Nov 18

Life After JET: The creation of MoshiMosh

moshimosh2Lucy Gibson (Fukuoka, 2007-10) is a co-founder of MoshiMosh, an exciting new language exchange website. Lucy and her husband Kenzo live and run MoshiMosh in London, UK. Any spare time they have, outside of juggling work, study, and entrepreneurial ventures, is spent spoiling their dog Maggie, playing taiko, volunteering, and getting out and about in London.The Creation of MoshiMosh

JET Alumni pop up in the most unexpected of places. In 2010, my husband Kenzo started work in a London-based NGO providing health services to developing countries in Africa and Asia. Though the
work and the organization had nothing at all to do with Japan, he soon discov  ered that the colleague sitting next to him had spent three years on JET and, by complete coincidence, so had his new boss, and a friend in another department.


Lucy taking taiko to the streets of London

Little did he realize that the JET coincidences were far from over. Within a few months of having returned to London, he would attend a charity karaoke event, organized by, yes you guessed it, another JET. At this lovely and slightly raucous ‘charioke’ event, he would meet me – a Kiwi girl newly arrived in London, his soon-to-be-wife and another ex-JET.

Although JETs come in all shapes and sizes, and from all walks of life, what links JETs together is that they tend to be curious about the world – a curiosity they retain after coming home and which often continues to influence their career choices and lifestyles.

JETs want to go to Japan to see something new and meet people different to themselves, I myself had got itchy feet after returning to New Zealand and sought out new adventures in London.


Kenzo mans the MoshiMosh booth at a recent conference.

The work that JETs take up after leaving Japan varies massively – I started out working in a Japanese bank, and am now studying to be a dietitian, Kenzo’s brother (also ex-JET) is an art director for a games studio, the friend who organized the ‘charioke’ event is a speech and language therapist, Kenzo’s work colleagues are public health researchers and aid workers, and other friends have become Foreign Office staff, chefs, journalists, and all sorts of other things. The main similarity between their careers being that they seem to have pursued something they are very passionate about. Perhaps the years spent in Japan afford us precious time to gain some clarity on where we want to be and what we want to do.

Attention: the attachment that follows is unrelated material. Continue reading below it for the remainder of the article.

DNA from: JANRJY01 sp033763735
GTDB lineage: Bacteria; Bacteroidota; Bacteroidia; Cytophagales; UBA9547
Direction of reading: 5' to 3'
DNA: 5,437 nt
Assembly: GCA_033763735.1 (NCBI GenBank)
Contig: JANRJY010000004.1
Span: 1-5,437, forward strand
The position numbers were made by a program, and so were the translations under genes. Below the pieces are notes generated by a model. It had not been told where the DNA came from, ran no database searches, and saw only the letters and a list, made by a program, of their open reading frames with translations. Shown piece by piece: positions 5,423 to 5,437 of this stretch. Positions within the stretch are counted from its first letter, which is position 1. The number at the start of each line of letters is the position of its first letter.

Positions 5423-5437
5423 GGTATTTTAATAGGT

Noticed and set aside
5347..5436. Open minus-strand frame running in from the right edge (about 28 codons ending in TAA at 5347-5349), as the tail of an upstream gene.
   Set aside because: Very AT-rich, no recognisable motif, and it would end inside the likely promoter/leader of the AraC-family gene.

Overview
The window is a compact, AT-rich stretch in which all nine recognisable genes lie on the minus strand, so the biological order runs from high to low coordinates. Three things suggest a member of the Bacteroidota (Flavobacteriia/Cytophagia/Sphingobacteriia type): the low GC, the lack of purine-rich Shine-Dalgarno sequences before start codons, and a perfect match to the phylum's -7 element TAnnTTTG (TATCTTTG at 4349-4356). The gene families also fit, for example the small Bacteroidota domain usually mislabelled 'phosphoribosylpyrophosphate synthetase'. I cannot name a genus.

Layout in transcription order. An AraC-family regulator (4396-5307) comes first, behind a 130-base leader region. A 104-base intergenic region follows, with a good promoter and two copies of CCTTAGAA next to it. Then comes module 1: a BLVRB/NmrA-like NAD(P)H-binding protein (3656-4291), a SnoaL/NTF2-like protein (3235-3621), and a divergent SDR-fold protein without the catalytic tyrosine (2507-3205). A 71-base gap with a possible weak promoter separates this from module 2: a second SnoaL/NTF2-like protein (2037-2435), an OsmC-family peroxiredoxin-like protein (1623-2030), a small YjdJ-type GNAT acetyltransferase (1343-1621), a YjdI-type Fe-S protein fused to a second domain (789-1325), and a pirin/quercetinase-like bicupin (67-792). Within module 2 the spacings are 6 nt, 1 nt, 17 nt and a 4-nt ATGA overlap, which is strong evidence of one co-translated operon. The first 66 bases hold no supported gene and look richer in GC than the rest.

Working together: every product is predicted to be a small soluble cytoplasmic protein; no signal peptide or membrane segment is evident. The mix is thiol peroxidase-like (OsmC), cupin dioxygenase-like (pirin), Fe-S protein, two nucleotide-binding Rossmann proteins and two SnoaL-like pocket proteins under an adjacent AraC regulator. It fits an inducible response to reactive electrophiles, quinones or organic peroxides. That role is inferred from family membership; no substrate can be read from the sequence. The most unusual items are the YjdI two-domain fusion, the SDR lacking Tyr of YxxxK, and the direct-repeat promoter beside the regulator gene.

The majority of us look back fondly on our time in Japan, but struggle to get back there as work and family ties make the long and expensive trip impractical. I try to retain my link to Japan by playing in a London-based taiko group called Taiko Meantime.

Without regular language practice though, I initially struggled to keep my Japanese skills alive. Given how hard I worked to get them, I wasn’t prepared to give them up. For this reason, my husband and I co-founded MoshiMosh, a website to help people connect with natives of the language they are learning so that they can video chat. This is the first major entrepreneurial ventures for both of us, but so far we are enjoying the interesting experiences and challenges it brings. We will write a bit more about the experience of building a website, starting your own business, and building on from experiences in Japan, in future posts.

Want to know more about MoshiMosh? Read on…

  • MoshiMosh is a new website offering online language exchange, with an initial focus on the Japanese and English languages. The concept of MoshiMosh is to provide people the opportunity to continue to practice their language skills with native speakers of that language, no matter where in the world they are.
  • MoshiMosh has a unique system of language exchange, that is free provided you give as much time speaking your own language as you do chatting in the language you are learning.
  • On MoshiMosh the video chat platform opens up within the website (so no need to log in to an external video provider) and there is also a time credit system where “moshis” (1 moshi = 1 minute) are exchanged, so that everyone gets a fair amount of exchange through the website.

We are looking to get as many people on the site, using it for language exchange, as possible. Please feel free to check it out! If you have any questions, please also feel free to contact me directly on lucy(at) – I look forward to hearing from anyone interested in using the site. Of course, you can sign up and log in directly, at

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